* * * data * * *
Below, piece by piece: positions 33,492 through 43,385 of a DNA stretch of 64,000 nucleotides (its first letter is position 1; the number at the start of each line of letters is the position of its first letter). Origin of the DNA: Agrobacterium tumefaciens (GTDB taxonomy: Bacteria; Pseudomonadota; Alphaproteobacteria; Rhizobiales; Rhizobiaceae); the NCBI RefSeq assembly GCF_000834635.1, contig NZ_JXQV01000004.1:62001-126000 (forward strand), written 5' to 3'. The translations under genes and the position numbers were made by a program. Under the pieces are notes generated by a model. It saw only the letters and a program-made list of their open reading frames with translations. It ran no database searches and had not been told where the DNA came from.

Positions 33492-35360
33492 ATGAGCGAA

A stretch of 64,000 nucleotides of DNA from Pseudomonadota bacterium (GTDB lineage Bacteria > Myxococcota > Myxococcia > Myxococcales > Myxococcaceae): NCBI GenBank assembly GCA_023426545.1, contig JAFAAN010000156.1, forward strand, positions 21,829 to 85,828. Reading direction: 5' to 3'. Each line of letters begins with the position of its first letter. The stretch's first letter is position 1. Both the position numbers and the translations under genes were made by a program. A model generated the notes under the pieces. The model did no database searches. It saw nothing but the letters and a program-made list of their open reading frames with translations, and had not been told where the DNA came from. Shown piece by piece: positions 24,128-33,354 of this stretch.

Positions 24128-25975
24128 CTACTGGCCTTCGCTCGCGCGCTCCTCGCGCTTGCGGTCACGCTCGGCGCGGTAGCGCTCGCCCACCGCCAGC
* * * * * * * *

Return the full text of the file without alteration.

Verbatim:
Below, piece by piece: positions 33,492 through 43,385 of a DNA stretch of 64,000 nucleotides (its first letter is position 1; the number at the start of each line of letters is the position of its first letter). Origin of the DNA: Agrobacterium tumefaciens (GTDB taxonomy: Bacteria; Pseudomonadota; Alphaproteobacteria; Rhizobiales; Rhizobiaceae); the NCBI RefSeq assembly GCF_000834635.1, contig NZ_JXQV01000004.1:62001-126000 (forward strand), written 5' to 3'. The translations under genes and the position numbers were made by a program. Under the pieces are notes generated by a model. It saw only the letters and a program-made list of their open reading frames with translations. It ran no database searches and had not been told where the DNA came from.

Positions 33492-35360
33492 ATGAGCGAA

A stretch of 64,000 nucleotides of DNA from Pseudomonadota bacterium (GTDB lineage Bacteria > Myxococcota > Myxococcia > Myxococcales > Myxococcaceae): NCBI GenBank assembly GCA_023426545.1, contig JAFAAN010000156.1, forward strand, positions 21,829 to 85,828. Reading direction: 5' to 3'. Each line of letters begins with the position of its first letter. The stretch's first letter is position 1. Both the position numbers and the translations under genes were made by a program. A model generated the notes under the pieces. The model did no database searches. It saw nothing but the letters and a program-made list of their open reading frames with translations, and had not been told where the DNA came from. Shown piece by piece: positions 24,128-33,354 of this stretch.

Positions 24128-25975
24128 CTACTGGCCTTCGCTCGCGCGCTCCTCGCGCTTGCGGTCACGCTCGGCGCGGTAGCGCTCGCCCACCGCCAGC